Finance Minister Nirmala Sitharaman’s Union Budget 2021 is bold, well thought out, and prudent. But most importantly, this could be that turning point after which Sitharaman can be taken more seriously, managing to get rid of all the negative comments and harsh criticism — some of it valid, and some the result of a deeply sexist culture — that has come her way since she took over as defence, and then, finance minister.
This could well be the breakout moment for Sitharaman, with larger repercussions for her party. Under Prime Minister Narendra Modi and Amit Shah, the one thing Bharatiya Janata Party (BJP) has sorely lacked is grooming new talent, and even more jarringly, creating a solid rung of formidable women politicians. Where are the women leaders in the BJP? Why has the party failed to strike a balance and produce, say another Sushma Swaraj? A woman politician with political, electoral and administrative heft. This, especially when the trend in several other political parties is quite different.
I have argued in the past that the Modi government needs more lateral entrants like External Affairs Minister S. Jaishankar, especially to handle the finance ministry, given the poor bench-strength of the party. But Budget 2021 shows there is still hope left and with this, Nirmala Sitharaman may well be at the cusp of a transition. Though, of course, the journey to filling in the formidable shoes of someone like Sushma Swaraj still remains long and hard.
BJP’s missing woman leader
That Indian politics is a male-dominated world is more of a truism than an issue to debate. But even so, formidable women politicians across party lines have made an indelible mark on the polity, including those from the BJP. When the BJP began rising in its national profile and presence since the early 1990s, its main architects may have been Atal Bihari Vajpayee and L.K. Advani. But Sushma Swaraj and Uma Bharti were faces, and more importantly, voices that became part of the bouquet that came to define the party.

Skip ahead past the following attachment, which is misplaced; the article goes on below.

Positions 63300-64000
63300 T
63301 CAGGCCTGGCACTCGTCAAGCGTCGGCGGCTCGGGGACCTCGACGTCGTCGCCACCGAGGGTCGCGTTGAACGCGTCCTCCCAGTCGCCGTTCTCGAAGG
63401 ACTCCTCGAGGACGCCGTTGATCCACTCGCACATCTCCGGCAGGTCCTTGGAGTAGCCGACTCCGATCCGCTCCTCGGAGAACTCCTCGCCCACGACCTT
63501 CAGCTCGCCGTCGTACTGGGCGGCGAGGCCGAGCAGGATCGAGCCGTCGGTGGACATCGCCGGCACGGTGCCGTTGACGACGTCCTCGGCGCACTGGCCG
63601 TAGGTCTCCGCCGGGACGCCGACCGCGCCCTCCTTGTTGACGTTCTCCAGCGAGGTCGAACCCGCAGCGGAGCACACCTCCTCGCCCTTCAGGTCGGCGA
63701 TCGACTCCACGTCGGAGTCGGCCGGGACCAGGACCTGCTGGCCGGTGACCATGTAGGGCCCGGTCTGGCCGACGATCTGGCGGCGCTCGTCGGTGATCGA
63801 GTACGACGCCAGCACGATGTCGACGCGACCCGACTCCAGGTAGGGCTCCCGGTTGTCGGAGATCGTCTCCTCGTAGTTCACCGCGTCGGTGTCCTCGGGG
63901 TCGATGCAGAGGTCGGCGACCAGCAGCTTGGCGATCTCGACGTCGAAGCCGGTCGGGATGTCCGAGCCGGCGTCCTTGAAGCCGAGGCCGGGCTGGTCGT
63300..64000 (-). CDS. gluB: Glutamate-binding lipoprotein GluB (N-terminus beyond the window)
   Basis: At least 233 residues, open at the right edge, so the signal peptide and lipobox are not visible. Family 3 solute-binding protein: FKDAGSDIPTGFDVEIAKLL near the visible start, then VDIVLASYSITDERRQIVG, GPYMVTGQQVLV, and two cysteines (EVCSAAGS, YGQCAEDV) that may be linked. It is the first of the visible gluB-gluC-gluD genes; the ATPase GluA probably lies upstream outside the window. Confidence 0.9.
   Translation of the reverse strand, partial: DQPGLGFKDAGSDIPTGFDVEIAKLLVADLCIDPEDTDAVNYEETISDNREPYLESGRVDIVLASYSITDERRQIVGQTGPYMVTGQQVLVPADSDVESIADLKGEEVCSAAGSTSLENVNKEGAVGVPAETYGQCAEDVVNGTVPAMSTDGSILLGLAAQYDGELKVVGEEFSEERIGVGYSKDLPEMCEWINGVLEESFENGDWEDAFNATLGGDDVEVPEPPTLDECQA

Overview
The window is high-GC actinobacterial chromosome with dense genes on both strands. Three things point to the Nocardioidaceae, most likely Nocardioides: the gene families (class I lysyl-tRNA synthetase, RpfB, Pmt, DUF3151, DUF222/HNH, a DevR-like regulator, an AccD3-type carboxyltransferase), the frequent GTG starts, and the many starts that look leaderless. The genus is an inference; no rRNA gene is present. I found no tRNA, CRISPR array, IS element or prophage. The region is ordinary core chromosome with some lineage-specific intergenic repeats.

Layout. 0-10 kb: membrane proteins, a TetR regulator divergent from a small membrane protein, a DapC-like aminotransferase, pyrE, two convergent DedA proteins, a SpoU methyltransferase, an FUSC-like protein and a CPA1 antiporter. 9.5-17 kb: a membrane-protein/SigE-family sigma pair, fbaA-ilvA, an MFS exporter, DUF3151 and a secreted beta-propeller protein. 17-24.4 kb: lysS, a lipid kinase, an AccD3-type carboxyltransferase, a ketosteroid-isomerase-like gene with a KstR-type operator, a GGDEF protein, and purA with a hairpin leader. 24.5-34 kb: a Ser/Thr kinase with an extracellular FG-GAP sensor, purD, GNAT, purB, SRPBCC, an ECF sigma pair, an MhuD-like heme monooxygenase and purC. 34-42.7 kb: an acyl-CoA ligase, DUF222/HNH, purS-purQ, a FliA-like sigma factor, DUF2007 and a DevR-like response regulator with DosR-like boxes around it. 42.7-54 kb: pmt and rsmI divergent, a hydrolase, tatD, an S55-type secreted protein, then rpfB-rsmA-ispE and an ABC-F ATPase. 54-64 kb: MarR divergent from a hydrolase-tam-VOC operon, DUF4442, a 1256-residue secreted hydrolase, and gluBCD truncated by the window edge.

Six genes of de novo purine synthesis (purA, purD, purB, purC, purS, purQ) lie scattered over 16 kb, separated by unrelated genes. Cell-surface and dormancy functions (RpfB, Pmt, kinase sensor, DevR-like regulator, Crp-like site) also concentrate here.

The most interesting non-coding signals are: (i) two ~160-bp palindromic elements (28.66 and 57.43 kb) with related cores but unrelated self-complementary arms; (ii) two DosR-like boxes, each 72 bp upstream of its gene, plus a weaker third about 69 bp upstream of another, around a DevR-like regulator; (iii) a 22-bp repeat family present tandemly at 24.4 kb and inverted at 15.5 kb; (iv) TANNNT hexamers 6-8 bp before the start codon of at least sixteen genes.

Firebrand, feisty, and with a mass base, these women leaders ticked many boxes for their party, including speaking its language of Hindutva-laden, polarising politics. Ironically, it is in the Modi-Shah era that both lost their gleam, largely a result of intra-party politics and poor health. Sushma Swaraj, for instance, even as external affairs minister, was reduced to a pale shadow of her earlier self. And yet, in her passing, there was a sense of deep loss not just for the BJP, but Indian politics as a whole.
Former Rajasthan chief minister Vasundhara Raje has been another formidable woman leader in the BJP. But her loss in the last state assembly election, along with the high command’s constant tussle with her has meant her relegation to a corner from where the chances of her political re-emergence appear dim.